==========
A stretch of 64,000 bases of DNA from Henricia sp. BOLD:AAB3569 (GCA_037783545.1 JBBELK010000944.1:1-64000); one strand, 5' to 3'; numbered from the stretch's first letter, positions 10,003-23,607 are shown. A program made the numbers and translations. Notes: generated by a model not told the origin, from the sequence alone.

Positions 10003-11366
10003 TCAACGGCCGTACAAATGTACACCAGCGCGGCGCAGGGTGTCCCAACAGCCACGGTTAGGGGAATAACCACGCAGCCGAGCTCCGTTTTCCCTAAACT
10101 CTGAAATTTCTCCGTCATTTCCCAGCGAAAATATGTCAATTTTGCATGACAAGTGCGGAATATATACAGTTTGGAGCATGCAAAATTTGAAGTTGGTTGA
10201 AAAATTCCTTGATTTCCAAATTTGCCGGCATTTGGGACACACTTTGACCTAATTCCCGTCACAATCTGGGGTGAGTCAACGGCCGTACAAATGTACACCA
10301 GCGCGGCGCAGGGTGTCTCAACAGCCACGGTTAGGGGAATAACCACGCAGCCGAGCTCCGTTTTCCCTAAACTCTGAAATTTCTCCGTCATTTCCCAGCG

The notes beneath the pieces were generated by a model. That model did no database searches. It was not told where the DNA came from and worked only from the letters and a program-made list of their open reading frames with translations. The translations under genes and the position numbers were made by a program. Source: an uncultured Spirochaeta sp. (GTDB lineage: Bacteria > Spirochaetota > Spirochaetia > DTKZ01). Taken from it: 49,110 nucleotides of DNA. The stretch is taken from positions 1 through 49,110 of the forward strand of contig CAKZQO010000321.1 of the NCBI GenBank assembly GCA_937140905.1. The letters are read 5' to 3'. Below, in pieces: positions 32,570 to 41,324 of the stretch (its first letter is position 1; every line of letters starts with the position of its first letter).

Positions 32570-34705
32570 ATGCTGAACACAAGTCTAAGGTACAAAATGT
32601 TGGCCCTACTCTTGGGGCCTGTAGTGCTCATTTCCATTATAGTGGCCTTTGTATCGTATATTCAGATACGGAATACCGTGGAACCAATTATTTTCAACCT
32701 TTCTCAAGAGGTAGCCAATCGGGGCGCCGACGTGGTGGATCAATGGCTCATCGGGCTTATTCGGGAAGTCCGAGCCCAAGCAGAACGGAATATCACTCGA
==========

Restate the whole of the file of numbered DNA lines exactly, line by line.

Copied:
A stretch of 64,000 bases of DNA from Henricia sp. BOLD:AAB3569 (GCA_037783545.1 JBBELK010000944.1:1-64000); one strand, 5' to 3'; numbered from the stretch's first letter, positions 10,003-23,607 are shown. A program made the numbers and translations. Notes: generated by a model not told the origin, from the sequence alone.

Positions 10003-11366
10003 TCAACGGCCGTACAAATGTACACCAGCGCGGCGCAGGGTGTCCCAACAGCCACGGTTAGGGGAATAACCACGCAGCCGAGCTCCGTTTTCCCTAAACT
10101 CTGAAATTTCTCCGTCATTTCCCAGCGAAAATATGTCAATTTTGCATGACAAGTGCGGAATATATACAGTTTGGAGCATGCAAAATTTGAAGTTGGTTGA
10201 AAAATTCCTTGATTTCCAAATTTGCCGGCATTTGGGACACACTTTGACCTAATTCCCGTCACAATCTGGGGTGAGTCAACGGCCGTACAAATGTACACCA
10301 GCGCGGCGCAGGGTGTCTCAACAGCCACGGTTAGGGGAATAACCACGCAGCCGAGCTCCGTTTTCCCTAAACTCTGAAATTTCTCCGTCATTTCCCAGCG

The notes beneath the pieces were generated by a model. That model did no database searches. It was not told where the DNA came from and worked only from the letters and a program-made list of their open reading frames with translations. The translations under genes and the position numbers were made by a program. Source: an uncultured Spirochaeta sp. (GTDB lineage: Bacteria > Spirochaetota > Spirochaetia > DTKZ01). Taken from it: 49,110 nucleotides of DNA. The stretch is taken from positions 1 through 49,110 of the forward strand of contig CAKZQO010000321.1 of the NCBI GenBank assembly GCA_937140905.1. The letters are read 5' to 3'. Below, in pieces: positions 32,570 to 41,324 of the stretch (its first letter is position 1; every line of letters starts with the position of its first letter).

Positions 32570-34705
32570 ATGCTGAACACAAGTCTAAGGTACAAAATGT
32601 TGGCCCTACTCTTGGGGCCTGTAGTGCTCATTTCCATTATAGTGGCCTTTGTATCGTATATTCAGATACGGAATACCGTGGAACCAATTATTTTCAACCT
32701 TTCTCAAGAGGTAGCCAATCGGGGCGCCGACGTGGTGGATCAATGGCTCATCGGGCTTATTCGGGAAGTCCGAGCCCAAGCAGAACGGAATATCACTCGA